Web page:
Originally Posted by flower01
Can anyone help me with a good phrase he can replace that with...or something concrete to do instead.
Seems to me you both are on the right track.
You might like to bare in mind that
- often children are too busy to pay attention to us lower mortals
- many (most?) 4 y/o are neurologically impaired when it comes to following verbal instructions without the adult really "linking" with them
- once you have their attention, they are usually willing to listen, but it is useful if it is relevant to them
- it is easier for small children to pay attention in the future if the experience of doing so the last time was not unpleasant.
- for those that think that the prospect of a punishment will make a child focus, think again. It is more likely to create a mindset of inflexible stonewalling, waiting for the "bad thing" to go away.
The main solutions for me are
- to save the verbals for when the child is already really focused on you, or else you get tuned out.
- avoid "calling" to get their attention just yet... (that works from 6) because you are using up your "attention credits"!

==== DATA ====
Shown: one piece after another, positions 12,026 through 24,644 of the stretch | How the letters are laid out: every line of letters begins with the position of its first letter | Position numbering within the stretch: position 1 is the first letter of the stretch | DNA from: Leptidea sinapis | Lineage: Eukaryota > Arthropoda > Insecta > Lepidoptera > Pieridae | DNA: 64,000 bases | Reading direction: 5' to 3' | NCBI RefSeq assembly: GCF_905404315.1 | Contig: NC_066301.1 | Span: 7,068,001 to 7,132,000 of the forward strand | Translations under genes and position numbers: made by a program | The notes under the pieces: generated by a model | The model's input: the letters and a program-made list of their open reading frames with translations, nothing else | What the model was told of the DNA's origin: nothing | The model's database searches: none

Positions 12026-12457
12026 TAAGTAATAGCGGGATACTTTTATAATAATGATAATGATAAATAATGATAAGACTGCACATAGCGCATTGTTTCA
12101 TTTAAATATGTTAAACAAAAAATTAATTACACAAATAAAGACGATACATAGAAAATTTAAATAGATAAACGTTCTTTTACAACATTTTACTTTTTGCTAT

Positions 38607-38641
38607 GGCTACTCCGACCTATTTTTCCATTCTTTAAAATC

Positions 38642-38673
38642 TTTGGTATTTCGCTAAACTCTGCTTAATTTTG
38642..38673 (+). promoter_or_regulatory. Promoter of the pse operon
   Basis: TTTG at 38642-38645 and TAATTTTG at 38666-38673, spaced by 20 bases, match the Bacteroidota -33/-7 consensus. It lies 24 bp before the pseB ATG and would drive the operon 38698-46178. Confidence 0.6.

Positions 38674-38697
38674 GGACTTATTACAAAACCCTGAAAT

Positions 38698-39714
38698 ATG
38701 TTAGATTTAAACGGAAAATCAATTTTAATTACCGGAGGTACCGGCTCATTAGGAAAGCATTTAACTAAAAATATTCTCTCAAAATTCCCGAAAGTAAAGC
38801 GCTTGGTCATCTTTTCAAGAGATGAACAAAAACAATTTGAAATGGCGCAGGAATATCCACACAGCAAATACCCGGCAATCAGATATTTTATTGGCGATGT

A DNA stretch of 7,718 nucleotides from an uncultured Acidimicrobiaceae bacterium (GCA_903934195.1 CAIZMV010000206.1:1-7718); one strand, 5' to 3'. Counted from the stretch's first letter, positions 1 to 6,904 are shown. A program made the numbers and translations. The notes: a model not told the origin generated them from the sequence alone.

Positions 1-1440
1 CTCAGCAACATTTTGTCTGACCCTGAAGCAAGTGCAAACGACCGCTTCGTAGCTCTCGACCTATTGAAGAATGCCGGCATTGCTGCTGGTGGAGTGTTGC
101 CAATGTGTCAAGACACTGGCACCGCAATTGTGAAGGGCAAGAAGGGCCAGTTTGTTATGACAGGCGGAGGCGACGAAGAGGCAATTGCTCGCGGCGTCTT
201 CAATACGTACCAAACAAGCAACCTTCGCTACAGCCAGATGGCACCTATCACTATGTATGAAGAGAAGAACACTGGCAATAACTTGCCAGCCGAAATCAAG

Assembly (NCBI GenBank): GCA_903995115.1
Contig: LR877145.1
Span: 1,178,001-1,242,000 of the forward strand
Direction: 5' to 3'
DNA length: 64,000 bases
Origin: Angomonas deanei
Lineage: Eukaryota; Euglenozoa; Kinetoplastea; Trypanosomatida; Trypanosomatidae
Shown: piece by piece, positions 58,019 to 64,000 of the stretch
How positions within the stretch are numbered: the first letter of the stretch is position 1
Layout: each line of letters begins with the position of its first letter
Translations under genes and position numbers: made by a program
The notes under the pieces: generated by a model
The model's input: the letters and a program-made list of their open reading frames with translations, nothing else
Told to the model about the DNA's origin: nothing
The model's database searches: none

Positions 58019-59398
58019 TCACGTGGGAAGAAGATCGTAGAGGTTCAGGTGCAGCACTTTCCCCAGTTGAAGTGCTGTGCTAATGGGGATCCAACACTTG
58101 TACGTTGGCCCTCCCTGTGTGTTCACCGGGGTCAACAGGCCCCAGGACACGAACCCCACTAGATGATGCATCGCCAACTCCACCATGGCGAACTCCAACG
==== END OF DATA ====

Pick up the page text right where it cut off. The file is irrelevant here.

- You have to get right up to them, physically, and look them in the eye. Or blow a fat raspberry on their tummy, whatever works for you.
- make sure that half your "initialisation of communications" are for goodies or micro-treats: (apple slices, a cherry with a blob of icing, mini cake (1/2 inch square popped in mouth), spoonful of yoghurt, or whatever you use in your house. This makes paying attention worth it for child. ;-)
- 4 looks old enough to follow instructions. It isn't. You will need to be prepared to do it with the child, standing next to them if needed.
I started with a lot of treats and when I had a treat ready, my "initialisation of communications" call was '(child's name).... are you busy?'
And they'd be right there!
got to rush off
PS, if you don't get the result you want, or the child does not co-operate, you have not worked it out yet. But please don't get frustrated with the child!